Christ has risen! He is risen, indeed!
 On Easter morning Jesus provided the ultimate answer to
matters related to the end of life. We proclaim it in the
words of the hymn: "Thine is the glory, Risen, conqu'ring
Son; Endless is the victory, Thou o'er death hast won!"
For the believer, the last word is "Victory!" Christ has
conquered both sin and death, and promises New Life!
 I have been watching and reading along with all of America,
the painful and sad story of Terri Schiavo. We have witnessed
all too first-hand the struggles of a family and community bitterly
divided over her end of life decisions. Even as I write, it
appears that death is ever more imminent as the courts have upheld
the belief that her wish was not to be kept alive under such
circumstances. There are many, including her parents, who
feel otherwise. This is a time for prayers not only for Terri
Schiavo and her family but also the many families who are dealing
with painful decisions about life and death.
 I am writing not to engage in conversation directly related
to this particular situation, but to share some perspective of the
Evangelical Lutheran Church in America on end of life
decisions. In 1992 the ELCA Church Council approved a message
on End of Life Decisions prepared by the Division for Church in
Society. This message provides timely guidance for the people
of our churches at this time. It will help inform my comments
to you in this pastoral letter.
 It needs to be recognized that decisions like the ones that
the relatives of Terri Schiavo are facing are addressed nearly
daily in hospitals, nursing homes and hospice care situations
around the world. I expect many within our congregations are
facing, or have faced, such difficult decisions as they care for
loved-ones facing death. My dad, sisters, and I were faced
with such a decision at the deathbed of my mother.
 The matter of withholding or withdrawing artificially
administered nutrition and hydration is perhaps the most difficult
of all such decisions. Most living wills now address this
matter with a very specific question seeking the individual's
wishes. While food and water are part of our basic needs,
artificially administering hydration and nutrition is considered a
medical treatment. Artificially administering water and
nutrition can serve as very critical temporary measure for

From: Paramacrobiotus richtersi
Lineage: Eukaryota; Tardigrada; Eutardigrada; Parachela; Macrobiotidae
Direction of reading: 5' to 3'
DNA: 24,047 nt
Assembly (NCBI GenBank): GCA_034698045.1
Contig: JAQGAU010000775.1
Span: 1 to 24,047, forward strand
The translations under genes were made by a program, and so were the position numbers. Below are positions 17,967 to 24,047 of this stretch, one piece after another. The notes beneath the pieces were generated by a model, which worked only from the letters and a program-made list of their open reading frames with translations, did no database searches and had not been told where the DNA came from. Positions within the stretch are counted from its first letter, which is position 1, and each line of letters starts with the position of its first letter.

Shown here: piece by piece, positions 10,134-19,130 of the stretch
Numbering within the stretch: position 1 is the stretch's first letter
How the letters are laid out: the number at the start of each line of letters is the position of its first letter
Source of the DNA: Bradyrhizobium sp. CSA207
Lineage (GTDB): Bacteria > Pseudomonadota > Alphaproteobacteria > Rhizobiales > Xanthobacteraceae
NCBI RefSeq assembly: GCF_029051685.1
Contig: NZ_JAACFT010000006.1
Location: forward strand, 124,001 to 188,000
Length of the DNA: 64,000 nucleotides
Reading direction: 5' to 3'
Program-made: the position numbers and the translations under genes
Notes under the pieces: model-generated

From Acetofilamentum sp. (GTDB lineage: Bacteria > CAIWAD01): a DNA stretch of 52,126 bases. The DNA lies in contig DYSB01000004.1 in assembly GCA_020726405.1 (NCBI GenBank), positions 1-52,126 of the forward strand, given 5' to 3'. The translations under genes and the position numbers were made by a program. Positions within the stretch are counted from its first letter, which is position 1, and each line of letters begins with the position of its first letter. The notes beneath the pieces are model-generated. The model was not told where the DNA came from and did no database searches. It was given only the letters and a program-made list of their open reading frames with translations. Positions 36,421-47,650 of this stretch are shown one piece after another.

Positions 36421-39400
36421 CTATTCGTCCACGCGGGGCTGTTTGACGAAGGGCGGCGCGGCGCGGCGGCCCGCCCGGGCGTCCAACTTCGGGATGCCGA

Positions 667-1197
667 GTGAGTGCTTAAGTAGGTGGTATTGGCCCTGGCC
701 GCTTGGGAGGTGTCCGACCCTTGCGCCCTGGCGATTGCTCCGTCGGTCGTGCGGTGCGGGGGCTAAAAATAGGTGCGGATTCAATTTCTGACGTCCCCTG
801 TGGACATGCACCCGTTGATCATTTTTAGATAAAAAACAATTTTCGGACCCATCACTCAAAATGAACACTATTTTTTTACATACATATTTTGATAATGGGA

sustaining life in a process towards recovering health.
However, a decision to withdraw such treatment should never be
equated with starvation. When it is believed such
treatment will not lead to improved health, and is preventing
natural death from occurring, a decision to withdraw such treatment
may be the morally responsible thing to do. We would continue
to surround the dying loved-one with the assurance of God's love
and do what is possible to relieve any suffering.
 Competent patients are always the prime decision-makers and
may refuse any treatment whether recommended or not by medical
professionals. When the decision has not been made in
advance, it falls usually to their family or to persons who are
their legal spokespersons. Often family, friends, pastors and
health professionals will consult together and prayerfully
determine the course of action that they feel their dying loved-one
would desire, whether that had been spoken of specifically or
simply determined by a life shared with the now dying
loved-one. Sometimes a family is deeply divided on such
decisions, as in the Schiavo case, and the courts must make rulings
based upon testimony of all concerned.
 Our church has traditionally been very sensitive and
pro-active in matters of death and dying. We believe in
holistic ministries which help to prepare people for end of life
decisions. Our Easter faith helps us deal with our fears and
our hopes. We rejoice, as our end-of-life statement declares,
"in the faithful and compassionate congregations, pastors, health
care professionals, and church institutions that minister with
persons who are dying and their family and friends." Within
our own Florida-Bahamas Synod, several pastors serve as full-time
hospice chaplains while others, both lay and clergy, offer support
to the hospice program.
 This is an opportune time for clergy, congregation councils,
parish nurses and other church leaders to encourage members and
friends of our congregations to provide for advance written
directives which make known a person's desires regarding medical
treatment related to life sustaining measures. Attorneys and
medical professionals can provide information about the different
kinds of directives that are available. This would also be a
good time to encourage the preparation of wills.
 I am aware that I have just touched upon the very complex
matter of decisions faced by those facing end-of-life
decisions. Yet I felt it very important that the views
portrayed by some in recent television or newspaper interviews do
not necessarily reflect the beliefs and practice of our
church. If you desire to read more about our church's
message, you may access the full report at www.elca.org/socialstatements/endoflifedecisions/
 We rejoice again that our Easter faith assures us that the
death of the body is not the end of life!
 Christ has risen! He is risen, indeed!